|Title:||The Silent Patient|
|Disclaimer:||I was sent a copy of this novel from Jonathan Ball Publishers South Africa in exchange for an honest review|
Alicia Berenson was a renowned painter married to Gabriel Berenson, a photographer. Six years ago, at the age of 33, Alicia shot her husband 5 times subsequently killing him. After the shooting she was taken to a psychiatric unit for the criminally insane called The Grove. Since the shooting she has remained completely silent, and no one seems to know why.
Theo Faber is a psychotherapist married to Kathy, an actress. For a little while now Theo has been suspicious of Kathy’s late nights, and is convinced she is having an affair after discovering some rather incriminating emails. Despite his rather tumultuous private life, Theo is also determined to get a job at The Grove and work with the mysterious Alicia Berenson whose silence he believes he can break.
Much like in many recent domestic thrillers, The Silent Patient relies heavily on its, ironically, unreliable narrators. In Michaelides’ thriller the readers are treated to the narration and perspective of both Alicia the silent patient and Theo the therapist who wishes to save her from herself. The Grove, run by the intriguing Dr. Diomedes is reminiscent of Ken Kesey’s One Flew Over the Cuckoos Nest (1962) with its abundance of staff and patients alike who add color to this morbid setting. When Theo is successfully hired it is under the added pressure of The Grove being very close to being closed down permanently. His initial meeting with the infamous artist is not entirely successful and brings to light Alicia’s very disturbed and often violent tendencies. In contrast Alicia’s own narration and point-of-view is through personal diary entries written before shooting her husband six years prior. As expected all is not as it seems.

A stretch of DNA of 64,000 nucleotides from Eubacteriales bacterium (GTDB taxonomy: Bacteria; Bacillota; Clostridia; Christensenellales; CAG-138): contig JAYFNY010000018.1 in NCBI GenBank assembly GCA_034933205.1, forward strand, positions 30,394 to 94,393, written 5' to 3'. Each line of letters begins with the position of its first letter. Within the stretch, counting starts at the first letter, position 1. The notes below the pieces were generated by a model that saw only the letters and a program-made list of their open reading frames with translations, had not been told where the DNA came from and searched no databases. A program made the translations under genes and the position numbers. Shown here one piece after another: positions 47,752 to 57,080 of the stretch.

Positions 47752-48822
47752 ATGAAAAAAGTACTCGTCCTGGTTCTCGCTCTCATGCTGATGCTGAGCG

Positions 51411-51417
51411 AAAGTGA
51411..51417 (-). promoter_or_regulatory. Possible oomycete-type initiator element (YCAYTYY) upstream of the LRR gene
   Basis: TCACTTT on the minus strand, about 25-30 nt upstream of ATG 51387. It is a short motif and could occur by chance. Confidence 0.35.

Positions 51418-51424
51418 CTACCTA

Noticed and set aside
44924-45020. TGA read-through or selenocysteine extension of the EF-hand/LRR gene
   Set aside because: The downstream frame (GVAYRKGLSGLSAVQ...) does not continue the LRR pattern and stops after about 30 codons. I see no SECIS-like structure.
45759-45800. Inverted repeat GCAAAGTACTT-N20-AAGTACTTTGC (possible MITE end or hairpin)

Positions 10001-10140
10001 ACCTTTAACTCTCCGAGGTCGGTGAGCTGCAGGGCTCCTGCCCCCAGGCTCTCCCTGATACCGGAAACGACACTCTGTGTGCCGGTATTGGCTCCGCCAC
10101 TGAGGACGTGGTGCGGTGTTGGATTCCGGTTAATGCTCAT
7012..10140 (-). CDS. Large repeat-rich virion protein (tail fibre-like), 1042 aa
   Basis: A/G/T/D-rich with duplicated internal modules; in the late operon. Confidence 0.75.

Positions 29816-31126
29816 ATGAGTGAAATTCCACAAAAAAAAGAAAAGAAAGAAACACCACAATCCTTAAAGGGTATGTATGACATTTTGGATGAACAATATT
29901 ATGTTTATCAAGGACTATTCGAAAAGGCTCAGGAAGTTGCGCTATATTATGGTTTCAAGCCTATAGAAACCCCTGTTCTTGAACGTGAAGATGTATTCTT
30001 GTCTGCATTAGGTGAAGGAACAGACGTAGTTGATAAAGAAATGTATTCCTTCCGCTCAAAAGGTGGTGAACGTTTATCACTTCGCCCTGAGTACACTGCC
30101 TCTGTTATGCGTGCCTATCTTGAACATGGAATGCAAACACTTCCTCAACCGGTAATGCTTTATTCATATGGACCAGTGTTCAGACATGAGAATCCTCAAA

To get to the crux of Alicia’s silence Theo takes on the role of both therapist and detective as he begins to track down people involved in the now ‘cold case’. The most intriguing is Alicia’s former business partner gallery owner Jean Felix who claims to be her best friend and yet has never visited The Grove. His gallery still owns several of Alicia’s most prized paintings, including her most famous piece, Alcestis, known for being the last one she ever completed before the murder.
Theo’s investigations also lead him to Alicia’s rather odd cousin Paul and his house-ridden mother Lydia who were responsible for taking care of a young Alicia when her father passed away, and the overly-aggressive Max Berenson her brother-in-law who has a few dirty secrets of his own. It seems everyone including the patients and doctors at The Grove have an opinion and perhaps a detail or two to share about Alicia then and now. Without Alicia’s own voice Theo must rely on her limited communication, the people from her past, and even her paintings to figure out what happened that dreadful day to a woman who shows neither remorse nor guilt, or even shows a desire to prove her own innocence.
Is Alicia guilty? Is she innocent? Michealides’ superb thriller is intense from the first page and often reads like a typical detective story. With so many intriguing characters the reader will at times feel as though they know the outcome as they attempt to put the puzzle pieces together, but I can almost guarantee that the ending will have you gasping, and wishing you could go back and start this delicious thriller all over again. Yes, its that good.